In 2014, Tanzania’s Ministry of Education and Vocational Training launched its new Education and Training Policy (ETP), which aimed to improve the quality of education for students in Tanzania. From reforming the curriculum and upgrading teaching and learning environments to including guidance/counseling and continuous assessment for students, this most recent national policy offers a higher level of monitoring, supervision, and management of education across Tanzania than its predecessors.
Before Quest Forward Learning came to Tanzania, most secondary school students passively took notes and focused on getting good marks on exams instead of preparing for successful lives. Quest Forward Learning provides the opportunity to help Tanzania’s education system move forward and ensure that its students learn actively and gain the skills that are useful for creating change and value within their communities. The fundamental expectations set forth in Tanzania’s 2014 National Education and Training Policy are also priorities shared by Quest Forward Learning. These can be assessed by reviewing the policy’s four main priorities:
1) Quality Education: The 2014 policy intends to improve the quality of education through relevant curriculum reforms, which are focused on academic, analytical, and entrepreneurial skills through all levels of education. Likewise, Quest Forward Learning emphasizes skills-forward learning. Students are given the opportunity to develop and practice skills through high-quality academic materials and student-centric, hands-on teaching and learning. Quest Forward Learning uses skills-focused quests, which allow students to demonstrate their skills through the artifacts they make. They thoroughly engage with and demonstrate ownership of their learning. Furthermore, Quest Forward Learning shapes students through Essential Habits that correspond with the policy’s emphasis on developing entrepreneurial skills at all levels of education.
The policy also recognizes science and technology as tools for enhancing teaching and learning, which relates directly to how Quest Forward Learning gives both teachers and students access to learning materials from various technological tools and platforms. With Quest Forward Learning, teachers are able to assess and provide necessary feedback to students through the technology that enhances the curriculum.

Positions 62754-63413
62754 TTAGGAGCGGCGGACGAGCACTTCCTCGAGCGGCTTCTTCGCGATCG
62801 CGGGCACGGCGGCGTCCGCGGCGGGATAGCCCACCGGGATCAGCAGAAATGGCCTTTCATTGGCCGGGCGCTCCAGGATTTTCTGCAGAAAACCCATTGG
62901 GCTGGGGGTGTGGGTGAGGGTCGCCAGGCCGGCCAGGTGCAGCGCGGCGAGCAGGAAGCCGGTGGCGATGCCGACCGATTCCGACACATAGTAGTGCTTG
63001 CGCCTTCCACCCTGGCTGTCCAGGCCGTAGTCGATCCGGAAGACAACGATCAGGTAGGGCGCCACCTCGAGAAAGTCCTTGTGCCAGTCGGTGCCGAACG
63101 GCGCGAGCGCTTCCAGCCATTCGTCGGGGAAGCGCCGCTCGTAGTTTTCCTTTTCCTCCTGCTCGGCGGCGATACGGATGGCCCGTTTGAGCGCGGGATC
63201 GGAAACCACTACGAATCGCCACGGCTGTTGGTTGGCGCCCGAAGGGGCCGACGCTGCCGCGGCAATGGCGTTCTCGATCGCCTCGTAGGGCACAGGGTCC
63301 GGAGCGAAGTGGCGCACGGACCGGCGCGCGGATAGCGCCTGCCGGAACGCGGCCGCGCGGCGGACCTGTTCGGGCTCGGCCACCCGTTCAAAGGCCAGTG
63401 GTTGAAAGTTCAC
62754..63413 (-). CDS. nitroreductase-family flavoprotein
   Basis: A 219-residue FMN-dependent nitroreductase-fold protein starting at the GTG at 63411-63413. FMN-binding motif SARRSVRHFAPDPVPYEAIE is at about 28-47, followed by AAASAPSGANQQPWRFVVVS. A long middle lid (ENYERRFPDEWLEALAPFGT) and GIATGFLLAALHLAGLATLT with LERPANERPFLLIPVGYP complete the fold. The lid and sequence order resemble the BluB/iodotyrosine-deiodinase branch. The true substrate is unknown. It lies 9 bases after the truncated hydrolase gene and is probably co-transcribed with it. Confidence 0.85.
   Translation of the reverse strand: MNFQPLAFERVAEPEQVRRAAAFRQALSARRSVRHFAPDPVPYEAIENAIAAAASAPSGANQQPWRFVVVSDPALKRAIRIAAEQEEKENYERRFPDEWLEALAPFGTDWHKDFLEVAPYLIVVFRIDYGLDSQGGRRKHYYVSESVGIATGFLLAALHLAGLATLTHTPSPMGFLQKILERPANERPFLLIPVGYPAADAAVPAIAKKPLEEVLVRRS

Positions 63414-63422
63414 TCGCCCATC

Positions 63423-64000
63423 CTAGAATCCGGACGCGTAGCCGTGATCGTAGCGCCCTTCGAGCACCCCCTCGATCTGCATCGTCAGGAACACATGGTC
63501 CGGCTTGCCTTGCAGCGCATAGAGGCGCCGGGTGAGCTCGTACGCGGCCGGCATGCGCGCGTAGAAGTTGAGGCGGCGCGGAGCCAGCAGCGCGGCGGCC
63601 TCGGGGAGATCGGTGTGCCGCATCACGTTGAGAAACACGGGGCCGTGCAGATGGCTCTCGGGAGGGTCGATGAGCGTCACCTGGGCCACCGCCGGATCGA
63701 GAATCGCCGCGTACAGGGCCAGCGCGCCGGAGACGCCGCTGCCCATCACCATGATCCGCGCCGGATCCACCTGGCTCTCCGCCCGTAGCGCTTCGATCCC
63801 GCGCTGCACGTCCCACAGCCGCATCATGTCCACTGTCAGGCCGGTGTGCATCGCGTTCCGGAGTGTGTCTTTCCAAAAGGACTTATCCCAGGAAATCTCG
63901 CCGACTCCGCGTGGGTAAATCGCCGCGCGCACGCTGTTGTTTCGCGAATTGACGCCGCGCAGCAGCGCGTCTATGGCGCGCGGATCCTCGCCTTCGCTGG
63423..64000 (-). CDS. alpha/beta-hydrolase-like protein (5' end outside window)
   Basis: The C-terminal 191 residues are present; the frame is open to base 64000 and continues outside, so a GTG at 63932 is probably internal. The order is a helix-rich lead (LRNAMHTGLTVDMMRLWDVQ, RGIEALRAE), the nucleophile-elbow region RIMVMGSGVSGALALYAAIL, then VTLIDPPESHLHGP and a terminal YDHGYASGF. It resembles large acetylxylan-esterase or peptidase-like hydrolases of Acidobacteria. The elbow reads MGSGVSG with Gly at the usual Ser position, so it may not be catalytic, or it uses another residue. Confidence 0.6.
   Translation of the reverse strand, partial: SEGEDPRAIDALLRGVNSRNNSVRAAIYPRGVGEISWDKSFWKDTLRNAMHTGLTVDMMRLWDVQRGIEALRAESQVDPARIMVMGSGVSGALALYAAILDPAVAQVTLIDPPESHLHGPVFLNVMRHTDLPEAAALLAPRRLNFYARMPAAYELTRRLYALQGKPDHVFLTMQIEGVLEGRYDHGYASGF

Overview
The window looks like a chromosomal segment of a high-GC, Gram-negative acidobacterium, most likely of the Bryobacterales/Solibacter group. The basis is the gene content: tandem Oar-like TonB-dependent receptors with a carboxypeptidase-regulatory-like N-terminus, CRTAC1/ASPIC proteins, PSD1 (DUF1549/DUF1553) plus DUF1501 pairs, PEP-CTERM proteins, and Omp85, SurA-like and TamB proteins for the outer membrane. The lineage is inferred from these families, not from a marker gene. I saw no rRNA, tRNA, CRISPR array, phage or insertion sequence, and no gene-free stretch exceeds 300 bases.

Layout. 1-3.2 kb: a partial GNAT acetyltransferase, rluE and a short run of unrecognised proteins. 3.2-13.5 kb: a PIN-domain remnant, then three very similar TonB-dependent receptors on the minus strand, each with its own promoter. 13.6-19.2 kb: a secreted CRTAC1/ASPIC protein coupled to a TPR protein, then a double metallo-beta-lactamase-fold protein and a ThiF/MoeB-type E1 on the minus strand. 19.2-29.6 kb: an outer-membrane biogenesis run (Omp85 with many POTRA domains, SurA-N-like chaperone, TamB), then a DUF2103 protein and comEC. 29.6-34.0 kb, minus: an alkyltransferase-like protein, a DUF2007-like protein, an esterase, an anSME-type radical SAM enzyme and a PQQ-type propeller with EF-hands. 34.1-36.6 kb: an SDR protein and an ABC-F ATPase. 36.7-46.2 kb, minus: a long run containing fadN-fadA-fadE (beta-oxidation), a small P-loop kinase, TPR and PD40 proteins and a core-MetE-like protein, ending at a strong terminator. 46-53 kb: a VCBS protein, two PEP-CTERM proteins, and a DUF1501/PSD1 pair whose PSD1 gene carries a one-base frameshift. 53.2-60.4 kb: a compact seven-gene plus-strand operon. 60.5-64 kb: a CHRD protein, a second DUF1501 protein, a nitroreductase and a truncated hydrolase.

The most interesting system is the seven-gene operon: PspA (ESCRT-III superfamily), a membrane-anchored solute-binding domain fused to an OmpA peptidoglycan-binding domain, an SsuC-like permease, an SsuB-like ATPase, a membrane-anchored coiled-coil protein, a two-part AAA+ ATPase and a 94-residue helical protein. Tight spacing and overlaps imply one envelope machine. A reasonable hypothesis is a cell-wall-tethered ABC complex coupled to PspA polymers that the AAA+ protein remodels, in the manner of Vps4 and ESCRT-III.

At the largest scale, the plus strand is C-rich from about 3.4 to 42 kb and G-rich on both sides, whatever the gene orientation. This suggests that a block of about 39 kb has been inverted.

2) Youth Employment: The 2014 policy states that learners will be equipped with necessary skills and effectively assessed for future employment. Assessing skills is an essential component of the teaching and learning processes of Quest Forward Learning. For example, the course “Thinking by Design” enables students to acquire new ways of thinking that help them generate innovative solutions by improving efficiency, quality, productivity, and user satisfaction. Throughout each class, student skills are consistently assessed by mentors using Skills Checks, which promote discussion and provide actionable feedback to help students improve and develop skills effectively. To determine student progress, skills also are assessed using the Essential Habits benchmarks. All assessments measure the progress of students to ensure that graduates are self-reliant and possess the necessary skills to participate meaningfully in “the national development.”
3) Equity Issues in Education: The 2014 policy articulates the government’s intention to ensure equality in accessing education and training for all groups at all levels. Quest Forward Learning emphasizes this intention in the development of quests. One of the criteria in designing quests is that each one should include varieties of resources for both learners and teachers while encouraging the development and breadth of knowledge. For example, a single quest may include documents or text, pictures, videos, or animations. Regardless of a student’s learning preference, they can benefit from having these options as resources, and their progress will develop at the same pace.
4) Education Management: The 2014 policy emphasizes mutual cooperation between Tanzania Mainland and Zanzibar on matters related to education, so as to ensure that students in both areas acquire appropriate knowledge and skills. Quest Forward Learning officially launched in six schools in Zanzibar for the 2019 school year. The policy also insists the government of Tanzania must create a good environment for establishing partnerships and mutual cooperation, for both implementation and educational training at the regional and international levels. This is reflected in the Quest Forward Learning methodology, and in how school administrators and mentors receive direct and ongoing training and assessment from the OEF TZ Team. In this way, the methodology is highly interconnected and consistently implemented across the globe.
While there are specific differences in how education is viewed, it is imperative to see what connects Tanzania’s national education policy with Quest Forward Learning. Both hope for the same outcome—the expectation that all students will become instrumental in solving larger issues in their respective communities. Concentrating on these shared goals will go a long way to making them a reality for future students.